While China's neighbours would welcome a U.S. decision to recalibrate that stance, they are not waiting for it to do so; rather, they are increasingly acting independently of what the U.S. does or does not do. Director of National Intelligence Dan Coats testified (PDF) this month before the Senate Select Committee on Intelligence that:
“U.S. allies and partners' uncertainty about the willingness and capability of the U.S. to maintain its international commitments may drive them to consider reorienting their policies, particularly regarding trade, away from Washington.”
The concerns of longstanding U.S. allies in the Asia-Pacific extend from matters of security to trade. Australia, India, and Japan are trying to reinvigorate a maritime cooperation initiative they had with the U.S. (the “Quad”) that ran from mid-2006 to early 2008. India and Japan are intensifying bilateral relations across multiple dimensions, most recently stating their intent to cooperate on an Asia–Africa growth corridor that some observers see as a counter to the BRI. Finally, and perhaps most tellingly, after the U.S. abandoned the Trans-Pacific Partnership (TPP), the remaining 11 negotiating countries pressed onward with the “TPP-11.”
One should not overstate the impact of these efforts. The Quad entails no mutual security obligations. Indo-Japanese outreach, while growing, remains tentative and limited. And the revised TPP is missing its biggest market: the U.S. Overall, there is little reason to believe that intraregional balancing efforts without U.S. involvement will succeed over the long term.
What these initiatives do suggest, however, is growing anxiety over the inconsistency of U.S. engagement with the Asia-Pacific. They also indicate a increasing recognition that, if the U.S. offers no region-wide trade and investment package in response to China's geoeconomic statecraft, it is behoven to accrue the maximum gains possible from Beijing's ascent, while doing as much as it can on its own to prevent China from dominating the Asia-Pacific.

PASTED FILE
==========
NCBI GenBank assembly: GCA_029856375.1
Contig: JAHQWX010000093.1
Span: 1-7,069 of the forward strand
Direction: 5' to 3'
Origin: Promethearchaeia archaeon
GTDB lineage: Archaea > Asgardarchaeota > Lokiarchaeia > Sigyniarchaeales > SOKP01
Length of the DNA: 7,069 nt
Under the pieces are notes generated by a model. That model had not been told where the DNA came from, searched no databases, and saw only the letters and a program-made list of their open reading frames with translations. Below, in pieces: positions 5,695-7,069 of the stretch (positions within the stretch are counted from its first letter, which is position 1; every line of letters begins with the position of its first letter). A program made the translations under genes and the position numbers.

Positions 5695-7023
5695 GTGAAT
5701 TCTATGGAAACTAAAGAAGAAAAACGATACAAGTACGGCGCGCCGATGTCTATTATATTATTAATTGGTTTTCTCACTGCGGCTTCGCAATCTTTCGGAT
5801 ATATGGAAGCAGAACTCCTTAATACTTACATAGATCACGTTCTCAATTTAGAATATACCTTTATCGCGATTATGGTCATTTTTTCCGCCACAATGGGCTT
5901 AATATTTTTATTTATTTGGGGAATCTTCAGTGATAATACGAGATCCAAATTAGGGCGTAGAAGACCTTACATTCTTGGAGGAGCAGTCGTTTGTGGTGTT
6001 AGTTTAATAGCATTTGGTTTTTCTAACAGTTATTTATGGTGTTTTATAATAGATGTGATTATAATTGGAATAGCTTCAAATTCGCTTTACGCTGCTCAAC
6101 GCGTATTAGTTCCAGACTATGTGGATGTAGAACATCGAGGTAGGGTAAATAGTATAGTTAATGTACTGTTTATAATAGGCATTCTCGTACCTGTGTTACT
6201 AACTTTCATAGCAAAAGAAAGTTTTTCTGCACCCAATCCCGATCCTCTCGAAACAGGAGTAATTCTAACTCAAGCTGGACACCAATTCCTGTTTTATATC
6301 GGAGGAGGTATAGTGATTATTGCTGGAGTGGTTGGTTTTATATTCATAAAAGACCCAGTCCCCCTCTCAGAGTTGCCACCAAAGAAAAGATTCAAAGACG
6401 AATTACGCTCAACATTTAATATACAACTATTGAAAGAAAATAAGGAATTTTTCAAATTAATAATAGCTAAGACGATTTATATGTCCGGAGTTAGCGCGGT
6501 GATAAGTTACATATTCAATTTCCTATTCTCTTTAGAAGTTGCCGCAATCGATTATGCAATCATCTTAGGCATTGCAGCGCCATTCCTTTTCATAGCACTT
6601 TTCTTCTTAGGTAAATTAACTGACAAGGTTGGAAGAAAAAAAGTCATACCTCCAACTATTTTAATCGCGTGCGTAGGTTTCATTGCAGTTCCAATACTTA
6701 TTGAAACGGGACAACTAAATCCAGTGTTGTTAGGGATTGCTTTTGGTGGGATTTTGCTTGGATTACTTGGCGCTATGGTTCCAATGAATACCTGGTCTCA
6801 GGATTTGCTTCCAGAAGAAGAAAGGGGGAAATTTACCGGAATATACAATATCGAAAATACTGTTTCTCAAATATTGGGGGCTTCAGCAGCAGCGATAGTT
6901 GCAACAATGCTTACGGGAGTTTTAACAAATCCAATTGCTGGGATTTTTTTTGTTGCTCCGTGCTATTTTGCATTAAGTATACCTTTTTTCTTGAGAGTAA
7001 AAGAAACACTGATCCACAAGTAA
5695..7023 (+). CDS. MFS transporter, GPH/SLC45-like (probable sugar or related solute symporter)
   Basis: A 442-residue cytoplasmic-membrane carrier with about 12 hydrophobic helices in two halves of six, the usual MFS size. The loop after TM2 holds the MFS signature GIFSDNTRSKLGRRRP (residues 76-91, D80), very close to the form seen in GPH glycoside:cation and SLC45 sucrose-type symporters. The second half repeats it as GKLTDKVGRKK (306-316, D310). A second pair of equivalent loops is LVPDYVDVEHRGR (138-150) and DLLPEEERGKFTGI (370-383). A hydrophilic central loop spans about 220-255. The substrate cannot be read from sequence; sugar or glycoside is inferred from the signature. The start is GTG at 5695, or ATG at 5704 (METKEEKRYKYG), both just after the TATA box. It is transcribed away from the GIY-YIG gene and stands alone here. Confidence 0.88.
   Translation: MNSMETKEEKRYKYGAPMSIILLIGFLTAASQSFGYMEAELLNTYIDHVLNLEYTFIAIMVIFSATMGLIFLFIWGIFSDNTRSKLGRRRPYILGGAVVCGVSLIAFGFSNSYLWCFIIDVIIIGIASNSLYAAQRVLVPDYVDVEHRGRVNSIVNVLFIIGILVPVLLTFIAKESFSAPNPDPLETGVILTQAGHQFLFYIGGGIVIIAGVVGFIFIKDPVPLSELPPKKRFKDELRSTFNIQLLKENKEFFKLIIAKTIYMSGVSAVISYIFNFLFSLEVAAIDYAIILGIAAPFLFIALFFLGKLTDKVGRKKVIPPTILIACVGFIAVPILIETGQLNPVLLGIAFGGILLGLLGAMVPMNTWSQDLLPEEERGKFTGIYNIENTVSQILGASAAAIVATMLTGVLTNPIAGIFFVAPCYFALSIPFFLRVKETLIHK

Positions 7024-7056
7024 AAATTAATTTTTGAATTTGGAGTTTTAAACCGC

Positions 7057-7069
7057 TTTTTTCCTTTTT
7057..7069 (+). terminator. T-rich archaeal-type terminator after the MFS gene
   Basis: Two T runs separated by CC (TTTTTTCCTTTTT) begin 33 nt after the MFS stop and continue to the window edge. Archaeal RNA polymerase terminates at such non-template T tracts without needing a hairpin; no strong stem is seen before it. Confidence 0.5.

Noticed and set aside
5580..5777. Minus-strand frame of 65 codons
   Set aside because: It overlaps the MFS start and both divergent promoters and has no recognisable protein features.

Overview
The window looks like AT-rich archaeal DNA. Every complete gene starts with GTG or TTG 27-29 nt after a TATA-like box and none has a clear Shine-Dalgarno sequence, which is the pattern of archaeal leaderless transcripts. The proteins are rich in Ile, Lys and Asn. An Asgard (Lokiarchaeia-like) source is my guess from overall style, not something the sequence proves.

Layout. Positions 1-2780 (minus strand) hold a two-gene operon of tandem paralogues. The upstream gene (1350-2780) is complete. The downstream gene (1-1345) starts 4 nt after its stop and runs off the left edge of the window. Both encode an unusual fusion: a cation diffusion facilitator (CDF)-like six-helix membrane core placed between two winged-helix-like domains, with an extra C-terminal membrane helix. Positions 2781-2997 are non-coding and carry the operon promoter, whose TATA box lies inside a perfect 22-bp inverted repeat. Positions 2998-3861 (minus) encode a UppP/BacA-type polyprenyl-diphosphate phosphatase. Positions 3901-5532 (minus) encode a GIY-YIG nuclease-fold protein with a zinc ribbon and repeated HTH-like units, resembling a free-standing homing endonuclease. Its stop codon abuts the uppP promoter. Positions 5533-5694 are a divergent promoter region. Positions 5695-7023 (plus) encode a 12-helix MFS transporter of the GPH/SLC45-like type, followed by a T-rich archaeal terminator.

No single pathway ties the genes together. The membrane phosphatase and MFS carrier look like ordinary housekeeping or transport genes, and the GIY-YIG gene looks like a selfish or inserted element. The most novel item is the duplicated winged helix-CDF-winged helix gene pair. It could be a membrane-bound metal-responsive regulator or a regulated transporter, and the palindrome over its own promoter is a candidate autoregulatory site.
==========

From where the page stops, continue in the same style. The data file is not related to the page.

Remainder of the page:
Of course, military power has been, and will remain, essential to America's presence in the region. As Harvard scholar Joseph Nye observes:
“[Military power] provides a degree of security that is to political and economic order as oxygen is to breathing: little noticed until it begins to become scarce.”
A more forceful U.S. posture in the Asia-Pacific would most likely strengthen America's long-term position in the region within the context of a multifaceted reorientation: that effort should include a vigorous initiative to rehabilitate key bilateral alliances, especially with Tokyo and Seoul, and a credible plan to compete with or at least supplement the roster of economic initiatives that China is advancing across the region.
Should China's neighbours conclude that the U.S. can only respond to Beijing's growing economic heft with increasing military capabilities, they will increasingly question its ability to sustain U.S. competitiveness in the Asia-Pacific over the long haul.
Ali Wyne is a policy analyst at the nonprofit, nonpartisan RAND Corporation and a nonresident fellow with the Atlantic Council's Brent Scowcroft Center on International Security.
This commentary originally appeared on Lowy Institute's Interpreter on February 28, 2018. Commentary gives RAND researchers a platform to convey insights based on their professional expertise and often on their peer-reviewed research and analysis.